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American Samoa launches “all-out mass vaccination” for territory

aA“priority shipment” of vaccine at Hawaiian Airlines' “chiller”

Pago Pago, AMERICAN SAMOA — In an effort to contain further spread of measles in American Samoa, the Health Department will “launch an all-out mass vaccination” from Dec. 13-20, with a target of more than 12,000 local residents, especially those who were not born here but have lived in the territory for years and don’t have proof of MMR shots.

This is according to DoH’s presentation by DOH director Motusa Tuileama Nua and DOH epidemiologist Dr. Aifili John Tufa during Sunday’s cabinet meeting, where additional details were provided about the 4 locally transmitted measles cases.

Gov. Lolo Matalasi Moliga released Sunday, during the cabinet meeting, the “Declaration of Continued Public Health Emergency” after DOH officials declared last Friday, a measles outbreak in American Samoa.

During the presentation, Dr. Aifili provided additional details on the nine confirmed cases, five of them “travel associated” — individuals who were most likely exposed in their country of origin and then traveled to American Samoa. Of the five, two of them were children — who arrived here on Oct. 31 and three adults — who arrived later.

Based on last Friday’s DOH announcement, Samoa News reported that 4 were locally transmitted cases. At Sunday’s presentation, Aifili said three of the local transmissions were “laboratory confirmed” — meaning they were confirmed by a lab in Hawai’i where the samples were sent to be tested.

The 4th locally transmitted case was a six-month-old infant whose lab test results are still pending but was “clinically” confirmed here. “Because of this child’s symptoms, we are declaring this a confirmed case as well — clinically confirmed,” he said.

The 3 who were laboratory confirmed included a male, 35; female ,26;  and a 10-month-old infant. He said the 6-month-old infant is the only one currently with measles but recovering well, while there  have been no new cases since last Saturday.

“For us, our threshold to declare an outbreak is two laboratory confirmed measles cases. So, we surpassed that point,” he clarified. He explained the process DOH goes through when it identifies a suspected measles case. “We do contact tracing”, going back to where the person is suspected of being infected and the people that individual came in contact with —  checking immunization records and if they’re not immunized or have no record of immunization, a MMR vaccine is administered.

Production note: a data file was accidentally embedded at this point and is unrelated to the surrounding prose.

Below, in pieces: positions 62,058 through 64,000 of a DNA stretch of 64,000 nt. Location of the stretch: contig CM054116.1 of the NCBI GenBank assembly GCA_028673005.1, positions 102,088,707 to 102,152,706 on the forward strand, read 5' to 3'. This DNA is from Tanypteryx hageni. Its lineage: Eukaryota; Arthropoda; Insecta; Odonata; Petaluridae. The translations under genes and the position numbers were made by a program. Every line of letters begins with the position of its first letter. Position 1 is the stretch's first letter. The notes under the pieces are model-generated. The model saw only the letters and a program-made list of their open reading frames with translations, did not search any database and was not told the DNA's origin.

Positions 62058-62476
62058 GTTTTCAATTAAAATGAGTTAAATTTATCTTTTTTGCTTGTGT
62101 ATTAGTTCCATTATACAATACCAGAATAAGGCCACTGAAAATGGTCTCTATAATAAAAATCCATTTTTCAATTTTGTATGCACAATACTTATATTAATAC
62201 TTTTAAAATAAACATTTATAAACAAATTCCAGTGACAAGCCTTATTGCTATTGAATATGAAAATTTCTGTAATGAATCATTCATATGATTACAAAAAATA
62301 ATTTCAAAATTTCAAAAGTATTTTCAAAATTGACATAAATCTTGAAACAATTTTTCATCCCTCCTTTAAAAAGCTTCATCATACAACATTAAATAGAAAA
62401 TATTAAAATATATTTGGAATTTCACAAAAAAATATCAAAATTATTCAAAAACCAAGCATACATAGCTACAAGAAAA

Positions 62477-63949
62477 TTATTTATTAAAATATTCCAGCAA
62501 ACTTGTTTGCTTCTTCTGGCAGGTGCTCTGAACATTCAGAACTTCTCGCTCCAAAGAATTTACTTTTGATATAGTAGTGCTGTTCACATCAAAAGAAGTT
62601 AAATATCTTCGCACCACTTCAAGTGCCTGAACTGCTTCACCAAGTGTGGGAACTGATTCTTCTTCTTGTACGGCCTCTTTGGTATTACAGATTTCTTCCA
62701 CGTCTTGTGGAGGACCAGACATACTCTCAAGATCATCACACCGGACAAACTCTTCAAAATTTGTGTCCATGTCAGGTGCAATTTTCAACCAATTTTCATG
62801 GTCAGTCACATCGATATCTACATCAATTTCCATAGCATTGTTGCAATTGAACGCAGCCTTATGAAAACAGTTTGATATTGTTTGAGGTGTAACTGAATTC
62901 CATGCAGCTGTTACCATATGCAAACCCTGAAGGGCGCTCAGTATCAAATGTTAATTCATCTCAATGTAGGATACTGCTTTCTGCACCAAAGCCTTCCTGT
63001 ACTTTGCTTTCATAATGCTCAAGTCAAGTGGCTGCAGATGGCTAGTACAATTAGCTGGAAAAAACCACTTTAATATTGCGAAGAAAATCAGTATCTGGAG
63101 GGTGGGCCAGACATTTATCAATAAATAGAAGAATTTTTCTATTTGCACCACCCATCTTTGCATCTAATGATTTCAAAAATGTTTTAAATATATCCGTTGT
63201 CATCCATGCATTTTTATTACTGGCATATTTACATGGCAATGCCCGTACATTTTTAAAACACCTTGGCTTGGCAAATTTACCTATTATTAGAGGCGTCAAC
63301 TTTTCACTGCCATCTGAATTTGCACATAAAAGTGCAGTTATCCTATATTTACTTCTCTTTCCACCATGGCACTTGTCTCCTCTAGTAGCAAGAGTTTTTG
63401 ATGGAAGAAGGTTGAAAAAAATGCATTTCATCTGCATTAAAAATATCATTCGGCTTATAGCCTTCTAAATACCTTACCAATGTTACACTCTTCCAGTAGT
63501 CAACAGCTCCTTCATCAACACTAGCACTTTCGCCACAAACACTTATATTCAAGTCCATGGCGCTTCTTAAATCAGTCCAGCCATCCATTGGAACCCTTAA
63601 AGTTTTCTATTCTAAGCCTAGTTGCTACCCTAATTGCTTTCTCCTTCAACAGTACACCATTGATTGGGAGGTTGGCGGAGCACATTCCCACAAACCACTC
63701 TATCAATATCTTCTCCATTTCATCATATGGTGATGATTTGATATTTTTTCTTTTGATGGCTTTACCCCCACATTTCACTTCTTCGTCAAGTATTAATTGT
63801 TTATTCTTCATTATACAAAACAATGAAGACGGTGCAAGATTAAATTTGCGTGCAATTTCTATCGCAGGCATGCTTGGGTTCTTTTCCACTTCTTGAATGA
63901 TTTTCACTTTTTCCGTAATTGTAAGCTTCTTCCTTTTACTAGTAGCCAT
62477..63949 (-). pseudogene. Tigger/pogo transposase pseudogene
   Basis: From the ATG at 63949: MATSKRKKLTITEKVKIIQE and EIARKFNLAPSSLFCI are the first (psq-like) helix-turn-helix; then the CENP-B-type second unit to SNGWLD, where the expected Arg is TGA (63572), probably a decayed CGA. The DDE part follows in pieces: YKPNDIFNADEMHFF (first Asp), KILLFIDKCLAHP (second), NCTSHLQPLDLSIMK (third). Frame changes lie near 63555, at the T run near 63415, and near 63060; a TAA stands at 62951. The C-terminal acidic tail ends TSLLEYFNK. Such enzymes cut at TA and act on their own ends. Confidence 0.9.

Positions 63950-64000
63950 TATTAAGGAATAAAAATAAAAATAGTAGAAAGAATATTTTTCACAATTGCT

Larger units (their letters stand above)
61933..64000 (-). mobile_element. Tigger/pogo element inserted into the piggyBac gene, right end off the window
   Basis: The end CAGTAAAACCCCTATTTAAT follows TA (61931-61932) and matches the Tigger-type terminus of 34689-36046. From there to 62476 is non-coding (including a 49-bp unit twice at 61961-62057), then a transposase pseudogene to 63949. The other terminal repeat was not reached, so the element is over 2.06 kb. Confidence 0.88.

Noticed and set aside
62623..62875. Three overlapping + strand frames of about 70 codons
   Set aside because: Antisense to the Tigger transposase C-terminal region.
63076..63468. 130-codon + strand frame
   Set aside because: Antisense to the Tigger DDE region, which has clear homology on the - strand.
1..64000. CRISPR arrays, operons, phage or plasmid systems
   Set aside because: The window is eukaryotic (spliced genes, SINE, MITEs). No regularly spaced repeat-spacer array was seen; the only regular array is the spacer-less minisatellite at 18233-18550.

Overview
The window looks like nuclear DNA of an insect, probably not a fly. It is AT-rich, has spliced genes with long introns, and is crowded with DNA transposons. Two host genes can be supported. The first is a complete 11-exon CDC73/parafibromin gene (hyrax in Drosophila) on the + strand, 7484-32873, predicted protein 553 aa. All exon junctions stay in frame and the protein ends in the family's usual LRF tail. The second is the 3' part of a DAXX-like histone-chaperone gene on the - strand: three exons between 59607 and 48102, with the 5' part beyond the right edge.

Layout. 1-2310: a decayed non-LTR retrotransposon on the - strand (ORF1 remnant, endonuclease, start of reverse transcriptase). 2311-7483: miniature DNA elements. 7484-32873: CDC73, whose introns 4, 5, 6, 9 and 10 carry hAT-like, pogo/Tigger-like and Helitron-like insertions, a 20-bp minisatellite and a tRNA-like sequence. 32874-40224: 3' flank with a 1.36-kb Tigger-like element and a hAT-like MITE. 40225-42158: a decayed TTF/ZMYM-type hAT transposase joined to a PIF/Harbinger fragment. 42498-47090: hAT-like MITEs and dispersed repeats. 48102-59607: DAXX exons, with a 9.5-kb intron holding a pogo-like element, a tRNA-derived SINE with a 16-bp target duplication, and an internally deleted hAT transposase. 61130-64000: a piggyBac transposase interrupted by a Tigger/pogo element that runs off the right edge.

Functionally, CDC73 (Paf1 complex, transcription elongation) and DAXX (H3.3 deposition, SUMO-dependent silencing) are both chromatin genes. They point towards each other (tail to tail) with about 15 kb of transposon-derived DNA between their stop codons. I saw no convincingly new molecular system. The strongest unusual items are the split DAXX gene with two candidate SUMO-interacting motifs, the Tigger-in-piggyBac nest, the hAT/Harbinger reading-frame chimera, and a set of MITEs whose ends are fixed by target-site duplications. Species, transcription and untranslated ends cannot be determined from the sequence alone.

For the 9 confirmed cases, “We completed contact tracing for about 110 people from 6 different villages”. And of the 110 people, DOH administered the vaccine to 45 of them — 6 children and 39 adults.

“I want to point out that the adults, most of them were not born here, they were born elsewhere, moved to American Samoa, and therefore, there is no record of their vaccine history,” he said.

Since the first declaration was issued Nov. 13th, DOH has heightened its immunization program, administering just over 3,000 MMR shots at various locations up to Dec. 7th, according to data provided in the presentation.

Aifili said the high number of administered MMR shots “shows how many of our population, especially those who were not born here, have not been immunized. This number also reflects the students in school, either they’ve not completed their MMR vaccination (which is two doses), or one dose of MMR.”

DOH also provided summary data of “MMR Coverage Overall” for students in daycare, ECE, elementary and high school. Overall count for kids is 13,805 but only 13,431 — or 97.3% — have received their first MMR dose.

The second dose is administered to kids 4 years and older. Total for this age group is 12,955 but only 11,401 of them — or 88.1% — have received the second dose.

Aifili said that based on the data, there are still children who haven’t received their first or second doses and DoH wants to bring those numbers up to “above 90%”  — for the second dose. Another set of data presented by DOH is the “number of records of individuals we are currently tracking” - an estimated 47,320 people.